Closing loopholes by pulling items out of the waste stream is done not so much with

an overtly environmental thrust, although upcycling and net-zero philosophies are

applicable. Likewise, the importance of the locally sourced and the handcrafted factor

in, but aren’t the main driver. When I imagine Preus spotting the corner of a legless

Formica table poking out of a dumpster in the alley, I bet he thinks about how the press

board hiding just underneath its laminate surface is comprised of the same wood that a

family heirloom is made from, and that in some factory somewhere, it was a person

who helped fabricate it. Preus understands that the materials he works with shape shift

as they move through the world, rising or falling in value due to changing tastes or

compromised functionality.

The importance of context then becomes paramount, and so viewing— and hearing,

these pieces at the Experimental Sound Studio is central. Preus’s instruments are one-of-

a-kind— no two pieces are alike, the materials used to fabricate them are

unique, and their overall construction is unconventional. Simultaneously, however, they

produce relatively standard sounds. New Material, the band comprised of Mikel Avery,

Leroy Bach and Tadd Cowen, along with Preus, play straight ahead improvisations,

replete with melodic solos and quoted popular tunes. And so again, these pieces

shape shift, cultivating relationships across incongruities; they are accessible and

engaging while simultaneously surprising expectations of traditional instrument

construction, sound resonance and amplification.

Preus’s practice conflates fine art, design, architecture, music, curating, writing, social

engagement and environmental studies, among other things— such as parenthood,

citizenship and faith. It transgresses commonly held notions of labor and value in favor

of a post-scarcity worldview. It questions industrialization’s monocultural market place

and the planned obsolescence it perpetuates. It celebrates leisure time and recreational

activities in a loose sense, honoring unstructured deep play and creativity-sparking

boredom. It recognizes change as inevitable and speed as constant, but puckishly

messes with the variability of pace. More than anything, it is concerned with morphology,

how a given material might be used or re-used. Preus has referred to his work as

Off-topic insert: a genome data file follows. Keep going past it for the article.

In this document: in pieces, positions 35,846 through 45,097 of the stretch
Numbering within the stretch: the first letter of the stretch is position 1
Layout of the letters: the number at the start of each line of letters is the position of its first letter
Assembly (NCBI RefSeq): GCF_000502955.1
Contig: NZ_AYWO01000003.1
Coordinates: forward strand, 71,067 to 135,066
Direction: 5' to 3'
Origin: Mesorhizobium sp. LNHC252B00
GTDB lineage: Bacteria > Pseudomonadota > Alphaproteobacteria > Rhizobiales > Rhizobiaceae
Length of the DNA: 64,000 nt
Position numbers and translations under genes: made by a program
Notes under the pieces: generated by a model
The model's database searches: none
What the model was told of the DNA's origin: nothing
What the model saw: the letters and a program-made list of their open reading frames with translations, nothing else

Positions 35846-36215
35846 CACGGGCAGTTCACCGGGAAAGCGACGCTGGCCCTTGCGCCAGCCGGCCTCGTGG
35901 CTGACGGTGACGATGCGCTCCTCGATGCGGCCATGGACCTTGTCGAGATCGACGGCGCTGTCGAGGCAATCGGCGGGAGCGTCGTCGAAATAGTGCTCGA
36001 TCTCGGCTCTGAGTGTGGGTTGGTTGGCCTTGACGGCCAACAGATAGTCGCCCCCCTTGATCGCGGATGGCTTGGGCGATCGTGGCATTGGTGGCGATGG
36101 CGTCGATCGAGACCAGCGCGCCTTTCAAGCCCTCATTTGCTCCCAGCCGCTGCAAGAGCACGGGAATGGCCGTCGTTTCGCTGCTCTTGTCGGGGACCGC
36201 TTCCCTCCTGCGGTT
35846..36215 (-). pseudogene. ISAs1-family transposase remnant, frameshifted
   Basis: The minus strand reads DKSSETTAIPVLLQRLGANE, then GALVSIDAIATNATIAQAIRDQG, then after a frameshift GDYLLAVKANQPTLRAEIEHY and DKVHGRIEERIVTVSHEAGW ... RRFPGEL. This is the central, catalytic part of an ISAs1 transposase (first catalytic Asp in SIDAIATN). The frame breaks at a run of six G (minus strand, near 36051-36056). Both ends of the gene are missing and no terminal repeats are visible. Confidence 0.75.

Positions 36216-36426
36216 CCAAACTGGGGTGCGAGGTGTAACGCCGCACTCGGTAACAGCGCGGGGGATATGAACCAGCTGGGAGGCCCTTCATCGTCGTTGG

existing in “temporary stasis,” which I must concede is a much more elegant term than

“slow.” Like the Doppler effect, which explains why the frequency of a sound in motion

shifts in respect to its observer, Preus’s work meets you where you are. It offers up its

past, points the way to a more sustainable future, and embroils you in the day-to-day

and the domestic through a practice heavily reliant on viewer involvement.

• • •

John Preus is a Chicago-based artist, musician and woodworker whose work explores

forms of attachment, craft, art, and community life. Preus holds an MFA from the

University of Chicago (2005), and his education in the trades includes a 2-year

apprenticeship with award-winning furniture maker John Nesset. With roughly 16 years

of building and design experience, Preus founded Dilettante Studios in 2010, which

creates and fabricates items for residential and commercial spaces, using predominantly

secondhand materials. He co-founded the art group Material Exchange

(2005-12) with Sara Black; and SHoP (Southside Hub of Production) with Laura

 Shaeffer (2010). He is former lead fabricator and project manager for Theaster Gates,

and oversaw production and installation of 12 Ballads for Huguenot House as part of

dOCUMENTA 13, Kassel, Germany. Additional exhibitions include the Museum of

Contemporary Art, Chicago; the Heilbronn Kunstverein; the Portland Museum of

Contemporary Craft; the Smart Museum of Art, Chicago; and the DeVos Museum of

Art, Marquette, Michigan. Preus’s work will be featured in a solo exhibition at the Hyde

Park Art Center in Spring 2014.


My thanks go to John and the friendly, hard-working staff of ESS.  Please join us at The Experimental Sound Studio, located at 5925 North Ravenswood Ave. Chicago, IL 60660, for the opening reception of John Preus: Slow Sound, 9/27/13, 6-9pm. Special performance by New Material (Mikel Avery, Tadd Cowen, LeRoy Bach, John Preus) at around 7pm.